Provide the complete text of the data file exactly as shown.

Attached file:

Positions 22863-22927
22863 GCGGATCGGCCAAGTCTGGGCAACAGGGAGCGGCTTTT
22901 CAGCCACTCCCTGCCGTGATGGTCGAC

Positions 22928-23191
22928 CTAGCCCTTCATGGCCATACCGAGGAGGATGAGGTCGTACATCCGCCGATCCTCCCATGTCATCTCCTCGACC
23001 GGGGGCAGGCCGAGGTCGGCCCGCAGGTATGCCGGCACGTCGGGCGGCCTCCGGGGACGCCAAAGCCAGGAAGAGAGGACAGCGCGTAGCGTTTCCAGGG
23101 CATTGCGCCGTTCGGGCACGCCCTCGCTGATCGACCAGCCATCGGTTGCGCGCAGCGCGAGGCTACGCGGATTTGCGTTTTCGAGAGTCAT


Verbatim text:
Positions 22863-22927
22863 GCGGATCGGCCAAGTCTGGGCAACAGGGAGCGGCTTTT
22901 CAGCCACTCCCTGCCGTGATGGTCGAC

Positions 22928-23191
22928 CTAGCCCTTCATGGCCATACCGAGGAGGATGAGGTCGTACATCCGCCGATCCTCCCATGTCATCTCCTCGACC
23001 GGGGGCAGGCCGAGGTCGGCCCGCAGGTATGCCGGCACGTCGGGCGGCCTCCGGGGACGCCAAAGCCAGGAAGAGAGGACAGCGCGTAGCGTTTCCAGGG
23101 CATTGCGCCGTTCGGGCACGCCCTCGCTGATCGACCAGCCATCGGTTGCGCGCAGCGCGAGGCTACGCGGATTTGCGTTTTCGAGAGTCAT